Back when I was seventeen, I binge-read Frank Herbert’s “Dune” within the space of a weekend. Over the next year or two, I read the five sequels and watched the first half-hour of the 1984 film adaptation (but stopped watching because I thought it was more of a parody than an adaptation). But, the TV mini series adaptation of the novel was one of those things that I’d been meaning to see for years, but never got round to for one reason or another.

Still, a few days before I wrote this review, I was given a DVD boxset of it (and it’s sequel, “Children Of Dune”) as an early Christmas present – and I binge-watched it over the space of about two or three days (what is it with “Dune” and this length of time?). So, it seemed like the perfect thing to review today.

Needless to say, this review may contain some SPOILERS.

“Dune” is a TV mini series from 2000, consisting of three 90-100 minute episodes. This mini series can best be summed up as “Game Of Thrones in space“. And, yes, this is as awesome as it sounds 🙂

The story of “Dune” revolves around three noble houses (Atreides, Harkonnen and Corrino) in the distant future. Following a decree from the emperor of the galaxy, control of the resource-rich desert planet Arrakis has passed from the brutal rule of House Harkonnen to the more benevolent rule of House Atreides. As such, Duke Leto Atreides’ son, Paul Atreides and his mother Jessica are travelling from their water-rich homeworld of Caladan to Arrakis in order to join the Duke.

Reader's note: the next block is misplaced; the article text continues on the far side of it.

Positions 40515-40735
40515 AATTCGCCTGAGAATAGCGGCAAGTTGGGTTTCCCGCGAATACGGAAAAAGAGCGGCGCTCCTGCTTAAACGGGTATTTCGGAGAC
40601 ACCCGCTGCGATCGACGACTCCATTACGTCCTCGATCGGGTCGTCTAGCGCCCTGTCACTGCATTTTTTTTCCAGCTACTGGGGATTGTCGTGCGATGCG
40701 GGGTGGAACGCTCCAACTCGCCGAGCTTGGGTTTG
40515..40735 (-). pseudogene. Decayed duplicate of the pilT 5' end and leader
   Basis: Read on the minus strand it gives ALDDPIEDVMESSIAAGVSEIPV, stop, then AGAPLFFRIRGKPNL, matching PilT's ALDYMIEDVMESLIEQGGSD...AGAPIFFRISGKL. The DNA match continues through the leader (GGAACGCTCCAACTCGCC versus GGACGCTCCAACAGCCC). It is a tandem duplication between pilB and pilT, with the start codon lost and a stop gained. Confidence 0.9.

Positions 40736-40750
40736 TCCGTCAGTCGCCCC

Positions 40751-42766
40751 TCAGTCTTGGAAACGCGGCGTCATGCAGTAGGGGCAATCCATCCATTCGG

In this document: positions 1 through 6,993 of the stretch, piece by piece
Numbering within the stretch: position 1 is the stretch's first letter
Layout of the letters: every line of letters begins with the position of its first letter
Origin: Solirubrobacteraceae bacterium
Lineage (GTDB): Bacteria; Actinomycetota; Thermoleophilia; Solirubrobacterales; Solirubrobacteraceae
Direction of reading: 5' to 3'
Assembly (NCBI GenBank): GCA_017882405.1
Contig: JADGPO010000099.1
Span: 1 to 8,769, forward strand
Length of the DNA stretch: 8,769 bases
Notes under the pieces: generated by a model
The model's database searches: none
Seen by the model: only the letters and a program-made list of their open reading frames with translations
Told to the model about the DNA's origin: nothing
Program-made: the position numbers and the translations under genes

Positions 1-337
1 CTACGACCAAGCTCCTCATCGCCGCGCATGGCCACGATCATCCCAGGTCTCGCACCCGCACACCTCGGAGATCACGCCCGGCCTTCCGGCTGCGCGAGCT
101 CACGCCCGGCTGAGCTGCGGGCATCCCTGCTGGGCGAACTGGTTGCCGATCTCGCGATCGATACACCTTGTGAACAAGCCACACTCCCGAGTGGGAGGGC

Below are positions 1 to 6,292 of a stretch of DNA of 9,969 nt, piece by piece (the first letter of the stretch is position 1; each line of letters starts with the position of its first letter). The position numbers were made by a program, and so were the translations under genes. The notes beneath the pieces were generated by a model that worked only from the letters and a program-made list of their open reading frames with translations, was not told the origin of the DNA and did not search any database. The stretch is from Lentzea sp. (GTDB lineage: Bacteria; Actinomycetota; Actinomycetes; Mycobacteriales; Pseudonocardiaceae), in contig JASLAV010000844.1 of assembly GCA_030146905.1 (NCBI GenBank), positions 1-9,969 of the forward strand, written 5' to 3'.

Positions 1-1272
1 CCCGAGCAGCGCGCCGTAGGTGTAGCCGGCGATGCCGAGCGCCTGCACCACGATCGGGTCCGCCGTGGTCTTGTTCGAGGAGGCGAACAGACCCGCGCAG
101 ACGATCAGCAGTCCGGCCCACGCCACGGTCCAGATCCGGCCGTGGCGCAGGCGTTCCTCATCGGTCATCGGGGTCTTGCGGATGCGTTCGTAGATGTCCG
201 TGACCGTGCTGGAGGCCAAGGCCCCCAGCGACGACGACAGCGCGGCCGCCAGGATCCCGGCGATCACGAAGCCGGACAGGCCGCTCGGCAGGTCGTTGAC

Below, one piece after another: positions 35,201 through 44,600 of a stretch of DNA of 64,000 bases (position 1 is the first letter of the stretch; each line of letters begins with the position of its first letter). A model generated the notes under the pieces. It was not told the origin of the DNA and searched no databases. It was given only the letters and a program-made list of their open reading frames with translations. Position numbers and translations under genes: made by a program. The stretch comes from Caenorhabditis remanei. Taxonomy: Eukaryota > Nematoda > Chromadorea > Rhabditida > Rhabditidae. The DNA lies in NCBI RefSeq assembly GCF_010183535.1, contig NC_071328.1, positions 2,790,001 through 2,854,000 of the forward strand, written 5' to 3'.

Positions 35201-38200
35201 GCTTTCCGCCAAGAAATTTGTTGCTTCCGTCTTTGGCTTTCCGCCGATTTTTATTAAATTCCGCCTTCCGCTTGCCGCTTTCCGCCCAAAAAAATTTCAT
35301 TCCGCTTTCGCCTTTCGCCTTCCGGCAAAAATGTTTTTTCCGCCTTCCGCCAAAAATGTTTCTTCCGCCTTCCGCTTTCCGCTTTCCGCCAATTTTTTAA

Well, it wouldn’t be a very interesting film if they’d stayed on Caladan (still, at least we’d get to see what Caladan actually looked like…)

On the journey, Paul has strange dreams before he faces a dangerous test from the leader of the mysterious Bene-Gesserit faction to determine if he is indeed worthy of the visions that the Bene-Gesserit mystics have had about him. After passing the test, the leader has a somewhat cryptic discussion with Jessica about how she had been ordained to have a daughter instead.

When Paul and Jessica arrive on Arrakis, House Atreides is ushering in their new regime. They are winning the favour of the people and everything seems to be going well. But, of course, the cruel baron of House Harkonnen has other ideas….

Again, it’d be a pretty dull film if he just accepted the emperor’s judgment and didn’t try to overthrow the new regime…

And this is just the earlier parts of the first episode. As you may have gathered, this is a somewhat complex story. Whilst it’s probably possible to enjoy the mini series if you haven’t read the book that it is based on, I would strongly recommend that you read the first “Dune” novel before you watch it. Even if, like me, you’ve read it ages ago and can only vaguely remember the story, you’ll get a lot more out of this mini series if you read the book first.

However, the series does to try to introduce a lot of things to the audience within the first episode. This is probably why, after watching the first episode, I initially thought that the series was a bit clunky, badly-written and simplistic. In the first episode, there’s a lot of exposition and not that much in the way of moral ambiguity, character complexity etc… Although this episode is still compelling and worth watching, the rest of the mini series is thankfully a bit more complex.

In other words, the first episode is really good, but the other two are slightly better.